Controversial media coverage of Gayby Baby - a PG Australian documentary about children raised by same-sex parents - has seen a surge in interest in the film which is now getting a wider release.
The documentary became the centre of a national conversation in August when The Daily Telegraph ran the headline "Gay Class Uproar" on its front page, claiming parents at Burwood Girls High School had complained about a planned screening of the film.
Conservative columnist Piers Akerman took things a step further, taking aim at one of the young girls featured in the documentary, explicitly telling her she's not "normal."
"Twelve-year-old Ebony is quoted saying: 'It's not normal. You're not normal.' They're the kind of things that go through my head.'," wrote Akerman.
He then quoted the definition of normal as it appears in the Oxford Dictionary and pointed to census figures that show the relative rarity of same-sex couples with children in Australia.
"Children in same-sex couple families are one in a thousand of all children in couple families (0.1 per cent). Statistically, you are not in a "normal" family, no matter how many LGBTIQ-friendly docos you may be forced to watch by politically-driven school principals," Akerman wrote.
The NSW government reacted swiftly to the "outrage", banning the film from being shown during class time.
But the film's makers are having the last laugh, announcing an expanded release due to overwhelming interest.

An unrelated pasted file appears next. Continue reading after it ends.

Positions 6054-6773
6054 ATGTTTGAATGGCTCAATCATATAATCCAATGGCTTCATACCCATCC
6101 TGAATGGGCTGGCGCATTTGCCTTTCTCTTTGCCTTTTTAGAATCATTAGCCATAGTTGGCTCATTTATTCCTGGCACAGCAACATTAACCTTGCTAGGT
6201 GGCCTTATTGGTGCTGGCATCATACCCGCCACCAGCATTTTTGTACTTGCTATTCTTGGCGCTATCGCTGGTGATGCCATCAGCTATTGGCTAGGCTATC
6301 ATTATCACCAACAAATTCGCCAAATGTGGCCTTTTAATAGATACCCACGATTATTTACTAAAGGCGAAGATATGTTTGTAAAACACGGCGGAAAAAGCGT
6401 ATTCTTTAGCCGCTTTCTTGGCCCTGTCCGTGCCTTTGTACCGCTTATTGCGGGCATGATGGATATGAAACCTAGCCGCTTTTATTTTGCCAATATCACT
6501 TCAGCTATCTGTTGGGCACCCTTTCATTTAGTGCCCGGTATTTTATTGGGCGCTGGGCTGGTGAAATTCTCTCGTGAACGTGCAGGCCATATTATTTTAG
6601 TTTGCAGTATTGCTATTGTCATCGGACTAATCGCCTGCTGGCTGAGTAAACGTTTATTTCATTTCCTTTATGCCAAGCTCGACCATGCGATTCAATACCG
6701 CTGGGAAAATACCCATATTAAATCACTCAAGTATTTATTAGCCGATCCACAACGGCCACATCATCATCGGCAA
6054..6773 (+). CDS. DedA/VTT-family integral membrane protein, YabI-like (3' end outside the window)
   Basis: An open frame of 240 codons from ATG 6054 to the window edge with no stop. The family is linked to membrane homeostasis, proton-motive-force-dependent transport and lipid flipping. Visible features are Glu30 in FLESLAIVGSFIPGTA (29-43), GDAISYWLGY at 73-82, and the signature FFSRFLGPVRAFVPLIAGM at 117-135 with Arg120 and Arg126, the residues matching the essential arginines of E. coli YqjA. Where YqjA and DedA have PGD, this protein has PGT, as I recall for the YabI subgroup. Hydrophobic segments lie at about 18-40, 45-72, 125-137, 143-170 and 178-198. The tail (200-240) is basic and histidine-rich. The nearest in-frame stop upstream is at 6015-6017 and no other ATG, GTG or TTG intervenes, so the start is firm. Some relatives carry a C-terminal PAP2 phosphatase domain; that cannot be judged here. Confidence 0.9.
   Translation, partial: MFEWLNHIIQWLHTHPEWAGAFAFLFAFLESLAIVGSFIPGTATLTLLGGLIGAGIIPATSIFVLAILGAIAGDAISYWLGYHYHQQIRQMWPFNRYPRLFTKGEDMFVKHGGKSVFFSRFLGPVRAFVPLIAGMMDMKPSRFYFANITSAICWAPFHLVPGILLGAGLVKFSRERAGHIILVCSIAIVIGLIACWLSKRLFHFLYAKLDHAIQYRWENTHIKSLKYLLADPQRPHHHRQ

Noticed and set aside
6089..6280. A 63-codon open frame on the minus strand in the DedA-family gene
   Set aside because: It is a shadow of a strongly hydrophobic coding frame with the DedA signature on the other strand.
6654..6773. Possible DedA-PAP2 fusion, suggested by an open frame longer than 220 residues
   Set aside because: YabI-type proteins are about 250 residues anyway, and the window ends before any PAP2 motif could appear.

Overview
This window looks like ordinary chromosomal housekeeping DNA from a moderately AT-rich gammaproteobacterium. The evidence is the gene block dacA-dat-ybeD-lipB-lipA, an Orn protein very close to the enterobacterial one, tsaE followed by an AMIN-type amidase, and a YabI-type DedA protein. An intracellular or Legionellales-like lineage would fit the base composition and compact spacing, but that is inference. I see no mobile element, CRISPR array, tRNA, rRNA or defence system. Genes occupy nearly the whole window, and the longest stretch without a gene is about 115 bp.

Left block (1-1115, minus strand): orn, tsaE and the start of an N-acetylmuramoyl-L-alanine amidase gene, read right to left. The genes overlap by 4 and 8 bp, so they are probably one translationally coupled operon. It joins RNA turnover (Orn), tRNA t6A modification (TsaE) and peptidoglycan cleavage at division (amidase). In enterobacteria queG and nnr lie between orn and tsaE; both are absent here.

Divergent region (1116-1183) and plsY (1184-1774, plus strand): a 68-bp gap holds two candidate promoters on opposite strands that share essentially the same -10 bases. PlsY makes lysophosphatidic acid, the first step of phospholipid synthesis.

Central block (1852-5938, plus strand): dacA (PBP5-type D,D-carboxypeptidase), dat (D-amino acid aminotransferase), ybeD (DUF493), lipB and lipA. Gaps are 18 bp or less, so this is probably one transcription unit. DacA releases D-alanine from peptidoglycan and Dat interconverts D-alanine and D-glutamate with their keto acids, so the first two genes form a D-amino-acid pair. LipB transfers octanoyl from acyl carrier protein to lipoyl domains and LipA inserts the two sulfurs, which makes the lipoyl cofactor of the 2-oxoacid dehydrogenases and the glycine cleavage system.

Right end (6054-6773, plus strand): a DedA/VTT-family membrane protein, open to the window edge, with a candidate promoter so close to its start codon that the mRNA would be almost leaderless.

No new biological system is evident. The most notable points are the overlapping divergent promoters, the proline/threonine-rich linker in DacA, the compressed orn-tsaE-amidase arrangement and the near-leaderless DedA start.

Gayby Baby has already taken in $58,868 on three screens in one week and will now open at Palace Electric in Canberra and Palace Centro in Brisbane. It will also add a second screen in Melbourne at The Sun Theatre in Yarraville from 17 September. The Sydney season will also expand with a second screen at the Randwick Ritz from 22 September.
The film's director and creator, former Burwood Girls High student Maya Newell, said the response to the Telegraph's coverage has been "a double-edged sword."
"What was really beautiful was that the kids in the film really supported each other," she said. "Ebony was calling Gus to make sure he was ok. Gus's little sister was making hand-drawn posters to put up around the city to tell people how good the film was. It was really uplifting."
But the sudden surge in publicity also came with a downside.
"If you were a child who had same-sex parents, that week would have been really hard," Newell said. "We had a parent write to us to say that in the 11 years that her child had been going to school, on that day he came home from school crying because someone was bullying him about not being 'normal'."
But Newell said the Telegraph's anti-Gayby Baby campaign has backfired, with more and more Australians coming out to see the film.
"I think lots of Australians wouldn't have heard of the film if it wasn't for the ban and for the Telegraph articles," she said. "I suppose that's the irony of it all from the perspective of the Presbytarian minister [who led a public campaign against the film].
"We've been in Byron Bay and small country areas and you mention that you made Gayby Baby and people say 'oh, I know that film', I can be pretty confident that they had never heard of the film or heard the term 'gayby' prior to the Telegraph story."
Rob Stott is a news editor for BuzzFeed News and is based in Sydney.
Contact Rob Stott at email@example.com.
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